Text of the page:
Wheel arc of a scrapped car

Scrapped car check: Has my car been scrapped?

No-one wants to buy a used car only to discover that the vehicle is destined for the scrapyard. Aside from leaving you out of pocket, buying a scrapped car could put you and other drivers at risk!

Knowing the signs of subpar repair work can help you avoid this pitfall. However, you should bear in mind that this is not a foolproof defence against scrap car scams.

If you want definitive confirmation whether a reputedly roadworthy car has been scrapped, there is another method at your disposal. In this guide, we will explain how to run a scrapped car check to find out whether a ‘used’ car is what it seems to be before you buy!

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What does ‘scrapped’ mean?

A ‘scrapped’ car is a vehicle that was deemed too damaged to be repaired to roadworthy condition and has been legally taken off the road. A reputable scrapyard will destroy all vehicles that are sold to them as ‘scrap’ (although certain salvageable parts may be recovered for use as spares).

How do I check if my car has been scrapped?

A HPI check can retrieve key information about your car, such as whether:

A HPI check costs around £10. If you are considering buying a used car, running a HPI check on the vehicle can give you the peace of mind that it has never been scrapped.

Check car has been scrapped with HPI

What if my vehicle has been scrapped?

Unfortunately, there's nothing you can do if you find out your car has previously been scrapped. This is why it's so important to check this information before buying a vehicle.

If you discover that you have bought a scrapped vehicle, you should contact the dealer or seller. You cannot insure it (or legally drive it on the roads) as it will no longer be listed on the DVLA’s database.

Scrapped vehicle scams

There are a few scrapped car scams that you should be aware of:

  • A car may not have been destroyed after being sold as scrap, which may result in it being reused in a ‘cut-and-shut' scam. This might involve combining the undamaged frontal half of an accident-damaged car with the undamaged rear of another vehicle. (This practice is illegal and puts the next owner and other drivers in danger.)
  • If you unwittingly buy a scrapped car, you may notice that the quality of the vehicle is lower than expected – or that the price is suspiciously low for its reputed age and condition.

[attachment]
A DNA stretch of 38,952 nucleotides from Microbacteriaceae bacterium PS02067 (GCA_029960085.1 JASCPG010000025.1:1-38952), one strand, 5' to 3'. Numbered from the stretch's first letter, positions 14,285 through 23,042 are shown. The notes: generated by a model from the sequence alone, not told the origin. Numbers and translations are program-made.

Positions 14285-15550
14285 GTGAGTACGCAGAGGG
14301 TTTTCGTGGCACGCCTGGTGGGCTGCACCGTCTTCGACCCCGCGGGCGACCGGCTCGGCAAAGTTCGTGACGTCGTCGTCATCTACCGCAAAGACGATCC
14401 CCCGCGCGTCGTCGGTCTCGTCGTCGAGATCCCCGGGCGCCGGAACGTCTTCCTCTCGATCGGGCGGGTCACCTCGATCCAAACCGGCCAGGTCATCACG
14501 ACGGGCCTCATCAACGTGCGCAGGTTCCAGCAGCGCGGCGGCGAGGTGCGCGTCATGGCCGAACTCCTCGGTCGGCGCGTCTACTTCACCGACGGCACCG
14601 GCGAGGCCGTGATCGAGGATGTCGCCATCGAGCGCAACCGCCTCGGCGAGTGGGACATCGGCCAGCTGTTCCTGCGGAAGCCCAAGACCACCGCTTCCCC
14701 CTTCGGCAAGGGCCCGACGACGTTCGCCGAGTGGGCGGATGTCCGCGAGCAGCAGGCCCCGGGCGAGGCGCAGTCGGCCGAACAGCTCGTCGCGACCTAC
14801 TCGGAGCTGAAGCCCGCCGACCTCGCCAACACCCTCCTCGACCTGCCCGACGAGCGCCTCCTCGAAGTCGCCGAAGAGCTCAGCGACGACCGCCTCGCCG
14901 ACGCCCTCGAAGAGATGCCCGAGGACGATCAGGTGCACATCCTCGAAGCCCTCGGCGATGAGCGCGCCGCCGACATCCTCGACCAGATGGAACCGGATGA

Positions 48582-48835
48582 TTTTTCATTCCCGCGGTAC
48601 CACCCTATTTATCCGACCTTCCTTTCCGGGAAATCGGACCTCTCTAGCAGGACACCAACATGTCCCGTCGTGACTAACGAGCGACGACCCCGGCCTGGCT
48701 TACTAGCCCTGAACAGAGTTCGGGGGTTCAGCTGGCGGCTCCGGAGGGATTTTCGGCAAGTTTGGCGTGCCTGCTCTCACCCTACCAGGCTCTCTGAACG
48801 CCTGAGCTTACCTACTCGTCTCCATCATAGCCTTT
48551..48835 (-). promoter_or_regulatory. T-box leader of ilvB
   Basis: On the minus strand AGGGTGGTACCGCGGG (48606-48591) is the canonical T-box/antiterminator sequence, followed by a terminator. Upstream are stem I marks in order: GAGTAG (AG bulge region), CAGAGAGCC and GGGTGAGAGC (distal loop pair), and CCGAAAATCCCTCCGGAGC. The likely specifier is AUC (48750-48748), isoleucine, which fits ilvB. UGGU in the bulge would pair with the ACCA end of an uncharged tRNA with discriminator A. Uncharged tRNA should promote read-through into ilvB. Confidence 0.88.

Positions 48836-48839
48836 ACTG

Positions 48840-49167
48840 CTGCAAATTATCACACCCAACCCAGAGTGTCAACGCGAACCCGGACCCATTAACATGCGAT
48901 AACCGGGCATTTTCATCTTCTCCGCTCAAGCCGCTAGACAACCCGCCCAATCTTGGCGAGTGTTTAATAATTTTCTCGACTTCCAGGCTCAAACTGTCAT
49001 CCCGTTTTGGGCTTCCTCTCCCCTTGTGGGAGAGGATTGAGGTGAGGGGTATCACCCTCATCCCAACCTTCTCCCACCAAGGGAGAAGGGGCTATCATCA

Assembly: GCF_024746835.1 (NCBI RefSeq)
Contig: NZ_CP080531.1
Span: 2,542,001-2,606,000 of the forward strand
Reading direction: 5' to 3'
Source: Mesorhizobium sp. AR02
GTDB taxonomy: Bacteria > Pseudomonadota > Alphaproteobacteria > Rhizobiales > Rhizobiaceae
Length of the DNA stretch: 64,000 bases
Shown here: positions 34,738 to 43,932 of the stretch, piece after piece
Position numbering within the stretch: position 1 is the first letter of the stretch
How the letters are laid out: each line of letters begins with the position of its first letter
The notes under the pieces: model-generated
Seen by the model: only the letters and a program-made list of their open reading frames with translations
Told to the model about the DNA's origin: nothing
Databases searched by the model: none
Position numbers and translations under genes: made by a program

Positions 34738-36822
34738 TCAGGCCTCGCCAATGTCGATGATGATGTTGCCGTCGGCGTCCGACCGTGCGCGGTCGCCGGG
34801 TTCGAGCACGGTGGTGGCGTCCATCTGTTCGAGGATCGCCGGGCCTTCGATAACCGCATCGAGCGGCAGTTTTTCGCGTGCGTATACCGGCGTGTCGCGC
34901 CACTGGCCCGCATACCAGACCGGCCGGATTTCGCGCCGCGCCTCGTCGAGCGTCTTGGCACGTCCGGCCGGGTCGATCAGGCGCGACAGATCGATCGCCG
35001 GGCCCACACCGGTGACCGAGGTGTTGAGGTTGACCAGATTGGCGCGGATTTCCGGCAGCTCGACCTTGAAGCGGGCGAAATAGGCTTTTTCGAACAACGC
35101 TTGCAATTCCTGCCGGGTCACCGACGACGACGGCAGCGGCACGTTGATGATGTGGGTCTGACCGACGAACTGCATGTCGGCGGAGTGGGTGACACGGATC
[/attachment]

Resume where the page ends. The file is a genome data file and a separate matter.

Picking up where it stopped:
To avoid falling afoul of scrap car scams, you should:

  • Research each dealer you are considering before you buy. Check whether they have a physical address, are listed in local telephone directories - and pay attention to customer reviews.
  • Ask for the V5C document and check whether the information matches up with the seller’s claims. If there are any discrepancies, walk away from the sale.

On a related note, if you intend to scrap your car, you should take your vehicle to an Authorised Treatment Facility (ATF) and request a Certificate of Destruction (COD) to confirm that the vehicle has been destroyed and will not be returned to the roads.

If you ‘scrap’ your car with an unscrupulous dealer, there is always the risk they will attempt to pass it off as a used car instead of destroying it. (This could cause further problems for you, because any criminal activity linked to the car could potentially be traced back to you.)

Should you ever buy a scrapped car?

No, you should never knowingly buy a scrapped car. They cannot legally be insured or used on the roads as they are no longer on the DVLA’s system.

What is a Certificate of Destruction (COD)?

A COD is a document that confirms a vehicle has been removed from the roads and destroyed. It also confirms that the vehicle has been disposed of correctly and is therefore no longer the owner’s responsibility.

How long does it take for a car to get scrapped?

After you notify the DVLA that you’ve scrapped your car, it can take up to one month for them to update their database. However, it will not usually take this long.